• Social Consciousness Competency: understanding that the engineering solutions should primarily serve people and society reflecting social consciousness

Students who have been accepted into a College of Engineering degree program and have at least a 3.0 GPA are generally eligible to apply to the program.

For more information, visit the Grand Challenge Scholars Program website, e-mail with Grand Challenge Scholars Program in the subject field, or contact the Office of Academic Affairs (118 Page Hall).


Computers, both lab-based and student-owned, are central to engineering education in the college. The College of Engineering recommends that all incoming students own a desktop, laptop, or similarly powerful tablet to use in classroom, lab, and mobile settings. If students plan to purchase one, then Engineering Information Technology provides advice and guidance on purchasing student-owned computing on their website.

The College of Engineering also provides its students with a large number of workstation labs for the purpose of running high-end engineering applications. The first-year computer lab course, E 115 Introduction to Computing Environments, instructs students in the use of their own computers to interface effectively with the vast resources of the college computing environment. The course emphasizes students' responsibility for their own computer, including security and hands-on maintenance. 

Transfer Programs

Every year, more than 25 percent of the students receiving a degree in engineering at NC State University are students who began their education at another institution. Students with non-engineering degrees or one or more years of academic work completed at other institutions may apply for transfer admission to the College of Engineering through the Office of Undergraduate Admissions.

Transfer Admissions into the College of Engineering 

Students are admitted from community colleges, four-year colleges and universities, and foreign institutions. Students currently attending or anticipating attendance at other institutions are advised to contact the Office of Academic Affairs for information on transfer requirements, transfer course credit and admission to NC State.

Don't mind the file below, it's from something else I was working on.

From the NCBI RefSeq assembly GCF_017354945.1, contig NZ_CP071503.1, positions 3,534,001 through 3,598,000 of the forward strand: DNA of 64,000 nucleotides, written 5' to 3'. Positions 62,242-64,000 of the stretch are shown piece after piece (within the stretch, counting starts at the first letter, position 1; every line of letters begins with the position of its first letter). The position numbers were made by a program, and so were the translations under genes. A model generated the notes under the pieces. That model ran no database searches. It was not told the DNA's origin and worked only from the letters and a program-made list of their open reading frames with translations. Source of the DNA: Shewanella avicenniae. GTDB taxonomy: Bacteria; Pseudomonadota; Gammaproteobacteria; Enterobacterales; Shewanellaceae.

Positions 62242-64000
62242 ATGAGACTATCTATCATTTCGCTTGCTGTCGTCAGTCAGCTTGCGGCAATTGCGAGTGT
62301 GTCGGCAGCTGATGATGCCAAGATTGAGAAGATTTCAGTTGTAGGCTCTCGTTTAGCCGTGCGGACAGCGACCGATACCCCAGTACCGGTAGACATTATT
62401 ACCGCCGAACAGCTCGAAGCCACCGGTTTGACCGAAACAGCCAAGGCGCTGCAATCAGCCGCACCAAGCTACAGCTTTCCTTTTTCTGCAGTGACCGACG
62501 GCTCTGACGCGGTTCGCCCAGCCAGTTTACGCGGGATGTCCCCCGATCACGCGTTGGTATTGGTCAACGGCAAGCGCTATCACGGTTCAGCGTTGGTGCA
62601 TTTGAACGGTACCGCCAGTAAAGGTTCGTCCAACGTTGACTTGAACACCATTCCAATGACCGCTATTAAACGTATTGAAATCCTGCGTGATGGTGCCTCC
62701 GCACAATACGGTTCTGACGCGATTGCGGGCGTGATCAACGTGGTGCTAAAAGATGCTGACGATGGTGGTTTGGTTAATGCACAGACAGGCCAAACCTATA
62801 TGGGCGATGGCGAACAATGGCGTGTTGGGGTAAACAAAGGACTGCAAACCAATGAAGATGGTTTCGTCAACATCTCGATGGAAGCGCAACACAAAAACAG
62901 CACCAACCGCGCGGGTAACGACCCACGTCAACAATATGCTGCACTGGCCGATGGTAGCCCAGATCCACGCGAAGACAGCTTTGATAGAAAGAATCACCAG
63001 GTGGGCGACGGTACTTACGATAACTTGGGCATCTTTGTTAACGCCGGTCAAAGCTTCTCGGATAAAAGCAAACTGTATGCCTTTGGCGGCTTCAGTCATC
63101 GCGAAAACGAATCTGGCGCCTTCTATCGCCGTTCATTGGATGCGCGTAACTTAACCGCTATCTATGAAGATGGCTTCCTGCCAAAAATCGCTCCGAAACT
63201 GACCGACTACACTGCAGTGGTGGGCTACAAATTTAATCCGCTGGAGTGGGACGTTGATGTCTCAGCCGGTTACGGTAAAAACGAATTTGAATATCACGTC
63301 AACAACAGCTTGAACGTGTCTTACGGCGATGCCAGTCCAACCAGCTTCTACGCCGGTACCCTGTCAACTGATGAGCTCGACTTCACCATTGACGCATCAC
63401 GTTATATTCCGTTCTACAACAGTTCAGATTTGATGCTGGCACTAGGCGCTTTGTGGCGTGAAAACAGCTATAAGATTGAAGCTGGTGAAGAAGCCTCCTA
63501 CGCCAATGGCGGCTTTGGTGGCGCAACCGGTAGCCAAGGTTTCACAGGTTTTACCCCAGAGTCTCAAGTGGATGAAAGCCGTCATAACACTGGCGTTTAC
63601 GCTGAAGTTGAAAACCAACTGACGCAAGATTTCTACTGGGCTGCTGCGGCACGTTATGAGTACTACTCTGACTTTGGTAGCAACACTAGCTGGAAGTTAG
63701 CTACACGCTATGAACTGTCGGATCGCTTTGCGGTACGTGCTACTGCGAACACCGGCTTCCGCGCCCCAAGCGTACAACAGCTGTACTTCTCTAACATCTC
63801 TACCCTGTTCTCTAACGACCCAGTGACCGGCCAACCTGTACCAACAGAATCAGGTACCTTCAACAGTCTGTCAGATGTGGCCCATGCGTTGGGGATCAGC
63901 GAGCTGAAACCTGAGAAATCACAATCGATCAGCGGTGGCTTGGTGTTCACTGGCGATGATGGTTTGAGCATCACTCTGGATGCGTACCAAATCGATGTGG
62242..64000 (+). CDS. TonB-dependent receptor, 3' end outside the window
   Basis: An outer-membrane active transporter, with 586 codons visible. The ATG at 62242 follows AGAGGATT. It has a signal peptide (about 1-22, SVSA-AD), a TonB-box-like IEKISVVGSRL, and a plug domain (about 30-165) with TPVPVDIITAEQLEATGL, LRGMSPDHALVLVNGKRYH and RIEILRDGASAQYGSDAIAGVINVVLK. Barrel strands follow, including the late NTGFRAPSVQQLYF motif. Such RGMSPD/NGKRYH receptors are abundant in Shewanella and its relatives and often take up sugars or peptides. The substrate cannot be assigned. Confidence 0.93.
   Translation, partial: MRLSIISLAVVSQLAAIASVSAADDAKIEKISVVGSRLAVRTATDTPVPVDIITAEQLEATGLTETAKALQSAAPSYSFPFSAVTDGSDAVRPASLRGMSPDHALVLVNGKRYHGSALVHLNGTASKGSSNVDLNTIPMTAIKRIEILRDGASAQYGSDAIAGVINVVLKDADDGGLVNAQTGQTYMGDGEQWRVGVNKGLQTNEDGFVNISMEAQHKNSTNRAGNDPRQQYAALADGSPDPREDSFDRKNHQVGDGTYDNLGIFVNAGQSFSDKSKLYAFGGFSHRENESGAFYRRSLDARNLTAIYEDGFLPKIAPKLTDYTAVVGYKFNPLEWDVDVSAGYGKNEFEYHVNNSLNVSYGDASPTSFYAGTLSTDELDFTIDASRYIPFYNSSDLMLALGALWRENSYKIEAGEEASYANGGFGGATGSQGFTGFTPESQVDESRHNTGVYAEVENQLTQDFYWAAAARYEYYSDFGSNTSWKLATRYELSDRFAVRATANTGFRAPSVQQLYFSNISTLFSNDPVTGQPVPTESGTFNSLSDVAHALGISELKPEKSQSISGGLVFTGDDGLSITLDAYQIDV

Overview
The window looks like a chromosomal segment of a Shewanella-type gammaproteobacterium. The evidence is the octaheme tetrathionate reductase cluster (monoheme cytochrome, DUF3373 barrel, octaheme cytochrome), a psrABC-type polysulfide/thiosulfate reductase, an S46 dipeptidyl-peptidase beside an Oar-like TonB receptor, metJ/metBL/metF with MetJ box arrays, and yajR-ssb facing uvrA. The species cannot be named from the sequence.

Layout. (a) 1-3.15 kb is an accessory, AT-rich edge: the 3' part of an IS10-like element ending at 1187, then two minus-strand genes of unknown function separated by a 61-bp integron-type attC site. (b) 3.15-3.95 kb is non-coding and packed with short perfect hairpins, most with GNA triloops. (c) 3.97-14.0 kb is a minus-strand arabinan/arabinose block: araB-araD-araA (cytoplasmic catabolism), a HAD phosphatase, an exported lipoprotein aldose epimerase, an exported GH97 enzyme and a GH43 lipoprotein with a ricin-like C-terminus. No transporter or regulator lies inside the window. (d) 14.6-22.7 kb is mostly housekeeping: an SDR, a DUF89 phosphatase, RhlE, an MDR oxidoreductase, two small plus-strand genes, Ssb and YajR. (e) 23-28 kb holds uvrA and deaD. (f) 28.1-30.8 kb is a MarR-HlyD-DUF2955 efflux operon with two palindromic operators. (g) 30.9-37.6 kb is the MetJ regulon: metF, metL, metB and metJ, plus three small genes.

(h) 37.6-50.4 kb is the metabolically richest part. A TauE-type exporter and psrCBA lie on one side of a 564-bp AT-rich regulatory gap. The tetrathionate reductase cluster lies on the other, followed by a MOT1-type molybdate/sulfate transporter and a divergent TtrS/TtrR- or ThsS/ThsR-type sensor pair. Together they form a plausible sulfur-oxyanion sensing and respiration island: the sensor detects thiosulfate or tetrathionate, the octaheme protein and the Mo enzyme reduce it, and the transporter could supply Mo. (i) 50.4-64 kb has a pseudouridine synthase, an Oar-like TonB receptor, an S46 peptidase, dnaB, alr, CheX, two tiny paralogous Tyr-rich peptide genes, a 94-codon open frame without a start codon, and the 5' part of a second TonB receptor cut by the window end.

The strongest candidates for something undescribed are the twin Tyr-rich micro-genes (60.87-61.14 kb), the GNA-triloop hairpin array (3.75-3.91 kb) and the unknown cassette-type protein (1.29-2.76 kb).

Undergraduate Engineering Partnerships with Other Institutions

The College of Engineering at NC State University has extended engineering degree opportunities through formal partnership agreements with a number of North Carolina institutions to increase diversity and to enhance access to populations who would not otherwise easily have access to an engineering discipline.

In most programs, you begin your instruction at a partner institution and then transfer to and attend NC State in Raleigh to complete your engineering degree. However, site-based degree programs allow transfer students to earn an undergraduate engineering degree from NC State without having to move to Raleigh. Both types of programs are ABET-accredited programs. Visit the College's website to learn more about our partnerships or the home institutions.

Golden LEAF Biomanufacturing Training and Education Center

Biomanufacturing is the production of useful products such as penicillin through the use of biological molecules and living organisms. The Golden LEAF Biomanufacturing Training and Education Center (BTEC) simulates a biomanufacturing pilot plant capable of producing biopharmaceutical products and packaging them in a sterile, current Good Manufacturing Practices (cGMP)-like environment, and is the only facility of its kind in the nation and one of only a few in the world.

The BTEC hands-on, laboratory-intensive academic program is provided using large-scale equipment, including bioreactors, downstream separation and purification processes, bioreactor control systems, and aseptic processing operations. In addition to undergraduate and graduate courses, the BTEC educational program includes an undergraduate Minor in Biomanufacturing, and a University Certificate in Biomanufacturing. A Post-baccalaureate Certificate in Biomanufacturing is available for students who have earned a bachelor’s level degree. Undergraduate students majoring in chemical engineering may elect to complete a concentration in biomanufacturing sciences. The BTEC graduate program will include a Minor in Biomanufacturing, a Master of Science degree, and a Professional Science Masters in Biomanufacturing.

For additional information, please visit the BTEC website.



  • Louis A. Martin-Vega

Executive Associate Dean, Research and Graduate Programs

  • John G. Gilligan

Associate Dean, Academic Affairs

  • Jerome P. Lavelle

Associate Dean, Faculty Advancement

  • Christine S. Grant

Associate Dean, Graduate Programs

  • Douglas S. Reeves

Assistant Dean, Academic Affairs

  • David W. Parish

Teaching Assistant Professor

  • Tameshia Ballard Baldwin

Director, Women in Engineering and Outreach

  • Laura Bottomley

Director, Minority Engineering Programs

  • Angelitha Daniel

Director, Recruiting, Enrollment Management, and Educational Partnerships

  • Kim Roberts

Director, Student Engagement

  • Brian Koehler

Director, Women in Science and Engineering

  • Katherine Titus-Becker

Director, Engineering Village

  • Niko Brown

Director, Assessment

  • Matt Stimpson

Coordinator of Advising

  • Mary Clare Robbins

Coordinator, Engineering First Year Programs

  • Hailey Queen





Honors Programs